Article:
Whether you love ‘em or hate ‘em, there’s no denying that zombies are ridiculously popular. Through a plethora of films and television shows (here’s looking at you, The Walking Dead), the zombie sub-genre has exploded into the mainstream, joining other pop-culture phenomenons like vampires and werewolves. Although over the years we have received a multitude of zombie survival films, none of them have really revolutionized the way we see these creatures. Other than 28 Day Later introducing zombies that could run ferociously at their intended target, the formula for a zombie film has always stayed pretty much the same: one or two lonesome survivors meet up with others and form a group as they try to survive the oncoming apocalypse. So when the first trailer was released for Warm Bodies, I had mixed feelings. On one hand, I saw a zombie film with a fresh premise that no one had ever done before, but on the other, I saw a film that, if not handled correctly, would become Twilight with zombies. To my surprise, not only is this film extremely innovative in the way it portrays this well-known creature, but it’s also very enjoyable, funny, and full of heart.
What’s really fantastic about this Warm Bodies is actually how original the premise is. From first shot to last, this film impresses you with how much they have changed up the dynamic of the modern zombie. Nicholas Hoult (best known from the television show Skins) does a fantastic job transforming into this role, portraying a type zombie that is very uncommon for most audiences. Through the sharply written voiceovers and his ability to convey emotion through body language, I found myself really rooting for his lifeless character. Rob Corddry provides us with laughs throughout, portraying our main zombie’s best friend, but has his share of scenes that give us a reason to care for his character as well. Director Jonathan Levine, who most recently directed the exceptional and criminally underseen 50/50, was a fantastic catch for this film. His style gives what could have been a very boring and formulaic film a heartwarming indie feel, and through the slick comedic writing and unbelievably catchy soundtrack, Bodies moves with a youthful spirit that is sure to be irresistible to many.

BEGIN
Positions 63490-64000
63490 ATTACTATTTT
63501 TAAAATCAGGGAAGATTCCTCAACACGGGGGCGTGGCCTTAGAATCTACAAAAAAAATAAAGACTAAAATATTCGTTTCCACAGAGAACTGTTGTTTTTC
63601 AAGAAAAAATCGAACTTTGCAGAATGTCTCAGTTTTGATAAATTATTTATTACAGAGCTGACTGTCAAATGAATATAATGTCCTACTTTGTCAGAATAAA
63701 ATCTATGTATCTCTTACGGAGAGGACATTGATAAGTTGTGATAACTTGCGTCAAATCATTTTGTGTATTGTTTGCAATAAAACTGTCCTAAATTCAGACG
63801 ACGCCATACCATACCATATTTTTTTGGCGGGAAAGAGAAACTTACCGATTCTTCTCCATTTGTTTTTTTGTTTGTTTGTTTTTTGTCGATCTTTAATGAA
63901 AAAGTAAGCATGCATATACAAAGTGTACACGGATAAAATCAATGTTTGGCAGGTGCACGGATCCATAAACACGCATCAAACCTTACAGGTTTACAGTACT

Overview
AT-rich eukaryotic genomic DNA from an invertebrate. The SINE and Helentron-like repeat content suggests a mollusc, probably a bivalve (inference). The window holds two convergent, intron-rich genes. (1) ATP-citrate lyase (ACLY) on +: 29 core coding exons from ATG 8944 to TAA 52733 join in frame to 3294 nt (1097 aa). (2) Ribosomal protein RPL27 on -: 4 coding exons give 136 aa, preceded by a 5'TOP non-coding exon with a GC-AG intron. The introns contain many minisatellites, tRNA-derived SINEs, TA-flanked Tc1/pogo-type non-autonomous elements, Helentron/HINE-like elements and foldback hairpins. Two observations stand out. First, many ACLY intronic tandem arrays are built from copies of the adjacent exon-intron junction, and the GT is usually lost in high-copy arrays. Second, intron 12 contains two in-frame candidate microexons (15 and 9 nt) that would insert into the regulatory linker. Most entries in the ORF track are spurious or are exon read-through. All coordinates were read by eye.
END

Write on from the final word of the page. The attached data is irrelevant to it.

However, other than Nicholas Hoult and Rob Corddry, the acting throughout the film is pretty subpar. While Teresa Palmer has moments throughout the film in which she performs well, when it comes to the serious scenes she really falters. John Malkovich is in the film as well but not long enough to care about what happens to his character. Other than those two, the rest of the supporting cast is very disappointing, following cliché after cliché, almost to the point of playing caricatures of people. Nevertheless, these performances are not the fault of the actors and actresses alone. While Levine’s writing is undeniably slick and funny, his dialogue in dramatic scenes is way to over-the-top and ultimately gave these performers very little to work with
Overall, Warm Bodies is a prime example of an original idea being executed well and nothing more, nothing extra special. Though it’s not perfect by any means, Jonathan Levine takes this concept and makes a film with relatable characters, hilarious dialogue, and a touch of heart here and there. Although the acting falls flat in some places, a fantastic young director, a great soundtrack, and solid leading actors find a way to pick up the slack and then some. Though this is not a film that you need to rush out and see on opening night, if you have nothing to do on a Saturday and can catch a matinee, I think you will be entertained.
Review by Nick Franco